Health and Nutrition Vital to Addiction Recovery
Addiction can be cruel in many ways. People can lose jobs, relationships, trust, respect, and often have a laundry list of other problems. The overall health of an addict often becomes an afterthought, especially to the addict amid substance abuse. With so many overwhelming problems piling up on one’s shoulders, who has time to worry about nutrition and health? I understand this well. My thoughts as an addict tended to seesaw between two thought patterns; I was either obsessed with finding the next fix with little thought about tomorrow or fantasizing about quitting drugs and cleaning up my life. I was rarely concerned for my health and wellbeing, one example being how I was constantly dehydrated but consuming enough water was never a priority of mine. This was, of course, misguided, because the damage that drugs create in the body, including the lack of nutrition and good hygiene, helped create all those negative emotional side effects. I understand this both from my own experience and from all those who I have had the privilege of seeing make the transformations that start with getting healthy and then evolve into healing emotionally and mentally.
Feeling healthy feels good. It is a huge motivator to stay clean and away from drugs once that feeling has been achieved. Based on my personal experiences in and out of treatment centers and from speaking with individuals who have had multiple relapses following their stays at treatment and detoxes, a lack of emphasis on good nutrition and getting a person feeling healthy physically is a huge flaw in the way we treat addiction. The physical health of a person trying to overcome substance abuse is of paramount importance because it eliminates the need to use drugs from a physical standpoint. Drugs, in the most basic sense, are used to escape reality. When a person’s reality, especially someone attempting to overcome addiction, is filled with physical discomfort, it becomes a much more difficult task to stay clean. Unfortunately, the primary solution to this problem used in our health care system for substance abuse has been to prescribe more drugs for that discomfort. This does next to nothing to heal a person physically and instead robs a person from the freedom of substance dependency.
Throughout my years in and out of different treatment centers, I was not very interested in nutrition. I just wanted to feel better and get off drugs. I was very impressionable at that time, so when the ‘experts’ at these rehabs made suggestions, I listened and did very little thinking of my own. I was a lost soul, so to speak. When the doctor told me about suboxone, I thought it sounded great because of the way it was presented to me. When that did not work, I tried the vivitrol shot because that sounded even better. These replacement drugs did not give me the euphoria of getting high and kept the withdrawal symptoms at bay, but I never felt healthy while taking them nor did I feel any freedom from the dependency of substances. I used these methods out of both desperation and blinded trust from what I was being told by people in the field.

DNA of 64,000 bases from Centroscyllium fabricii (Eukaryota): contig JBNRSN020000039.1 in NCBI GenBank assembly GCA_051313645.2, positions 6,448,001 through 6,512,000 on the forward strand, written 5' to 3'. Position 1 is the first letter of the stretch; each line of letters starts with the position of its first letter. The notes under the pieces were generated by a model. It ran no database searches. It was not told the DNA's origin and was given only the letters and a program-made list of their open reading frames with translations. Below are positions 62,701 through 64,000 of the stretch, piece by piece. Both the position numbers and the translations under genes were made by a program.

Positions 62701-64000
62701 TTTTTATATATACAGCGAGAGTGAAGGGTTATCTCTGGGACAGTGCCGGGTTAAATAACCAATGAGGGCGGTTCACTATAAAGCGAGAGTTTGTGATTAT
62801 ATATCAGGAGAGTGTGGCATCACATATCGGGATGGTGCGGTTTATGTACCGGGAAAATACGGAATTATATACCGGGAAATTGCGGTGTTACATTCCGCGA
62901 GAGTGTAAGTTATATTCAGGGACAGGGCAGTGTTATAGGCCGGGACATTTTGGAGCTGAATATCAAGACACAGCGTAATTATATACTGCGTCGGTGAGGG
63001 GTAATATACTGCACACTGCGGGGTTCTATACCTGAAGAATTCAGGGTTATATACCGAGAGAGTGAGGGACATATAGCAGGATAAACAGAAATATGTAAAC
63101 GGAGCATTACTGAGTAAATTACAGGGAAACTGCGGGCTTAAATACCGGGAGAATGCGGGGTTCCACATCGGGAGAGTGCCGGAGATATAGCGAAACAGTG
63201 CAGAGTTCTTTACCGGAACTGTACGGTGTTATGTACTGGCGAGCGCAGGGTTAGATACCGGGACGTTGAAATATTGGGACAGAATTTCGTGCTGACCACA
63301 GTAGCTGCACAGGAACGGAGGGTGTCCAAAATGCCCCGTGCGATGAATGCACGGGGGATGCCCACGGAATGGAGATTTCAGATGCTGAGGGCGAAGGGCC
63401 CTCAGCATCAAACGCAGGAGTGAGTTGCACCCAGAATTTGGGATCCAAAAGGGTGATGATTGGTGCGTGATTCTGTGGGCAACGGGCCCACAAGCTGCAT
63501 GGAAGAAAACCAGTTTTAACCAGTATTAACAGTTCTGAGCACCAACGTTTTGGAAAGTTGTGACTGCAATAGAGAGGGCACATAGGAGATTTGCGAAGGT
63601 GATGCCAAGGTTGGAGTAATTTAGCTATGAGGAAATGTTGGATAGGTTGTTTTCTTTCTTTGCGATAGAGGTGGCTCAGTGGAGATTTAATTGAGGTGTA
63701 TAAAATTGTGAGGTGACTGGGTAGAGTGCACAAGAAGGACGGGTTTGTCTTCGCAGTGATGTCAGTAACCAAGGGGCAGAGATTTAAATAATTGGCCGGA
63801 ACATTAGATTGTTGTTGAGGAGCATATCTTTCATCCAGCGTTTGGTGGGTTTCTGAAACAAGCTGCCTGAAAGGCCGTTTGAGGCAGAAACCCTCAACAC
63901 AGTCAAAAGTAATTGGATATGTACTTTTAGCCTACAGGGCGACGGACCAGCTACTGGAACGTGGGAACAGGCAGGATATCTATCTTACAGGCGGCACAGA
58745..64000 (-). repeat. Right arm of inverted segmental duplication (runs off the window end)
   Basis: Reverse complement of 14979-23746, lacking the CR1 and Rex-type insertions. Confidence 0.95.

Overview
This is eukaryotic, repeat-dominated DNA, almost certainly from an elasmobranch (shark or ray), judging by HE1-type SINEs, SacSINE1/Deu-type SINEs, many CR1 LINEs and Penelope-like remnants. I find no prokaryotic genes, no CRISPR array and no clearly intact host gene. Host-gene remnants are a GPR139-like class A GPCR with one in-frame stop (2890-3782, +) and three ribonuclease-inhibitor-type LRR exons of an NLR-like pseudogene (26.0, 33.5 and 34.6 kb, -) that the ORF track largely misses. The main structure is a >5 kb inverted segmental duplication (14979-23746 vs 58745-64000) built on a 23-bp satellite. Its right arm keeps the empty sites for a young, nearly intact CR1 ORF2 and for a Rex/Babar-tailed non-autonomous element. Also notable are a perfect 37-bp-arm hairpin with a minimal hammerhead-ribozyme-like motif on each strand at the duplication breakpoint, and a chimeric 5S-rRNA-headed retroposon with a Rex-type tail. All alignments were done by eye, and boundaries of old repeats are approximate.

I did not know then what I know now. In order to think for myself and make changes that were going to benefit me for the rest of my life, I needed to get my body healthy first. As I started to feel better physically, I started to realize the changes I needed to make in my life that were going to propel me forward, not backwards or stuck in a limbo. I am a big believer that overcoming addiction has more to do with creating a better life than it does focusing on not using drugs. It all starts with feeling healthy.
I have been on a bit of a fitness journey the last few months, rediscovering the athlete I once was when I was a younger man. I chuckle to myself whenever I make a health-conscious decision, such as choosing organic ingredients or counting calories. For so many years I did not care how I treated my body. I abused drugs and lived off cheap fast food when I had to eat to survive, never giving a moment’s thought to how my organs felt or why I continued to feel so horrible. Every attempt that I made to get clean and sober over the years without a focus on my physical health fueled the feelings of being a failure, and I suffered through those feelings for many years.
A healthy lifestyle breeds happiness and is so important when making changes that are going to need to last. Taking the holistic approach to overcoming addiction was the best decision I have ever made in my life and the main reason I am such a big advocate in it. The energy levels that I had early on, even more so today, were completely absent with any other method that I tried and unimaginable as an addict. There are unquestionably many mental and emotional aspects that need to be addressed and dealt with when a person is trying to overcome substance abuse and live a drug-free life. Addressing those issues after first addressing the physical aspect of addiction and focusing on healthy nutrition, not just the withdrawals but the malnutrition and lack of quality sleep, is something that I firmly believe is missing from so many treatment plans that allow a very short amount of time and an overreliance on more medication.
Vitamins, minerals, and healthy foods help create healthy habits. One of the most important tasks for a person attempting to overcome addiction is creating good and healthy habits that replace the bad habits driven by drug dependency. These can be as simple as staying hydrated, finding a routine again with meals, on down to behavioral habits that need to be broken such as the lying and manipulation. The heavier behavioral habits become much easier to break when a person starts feeling healthy and happy again. Healing the body needs to become a priority in treating addiction if we ever want to see the success rates go up with those we are aiming to help.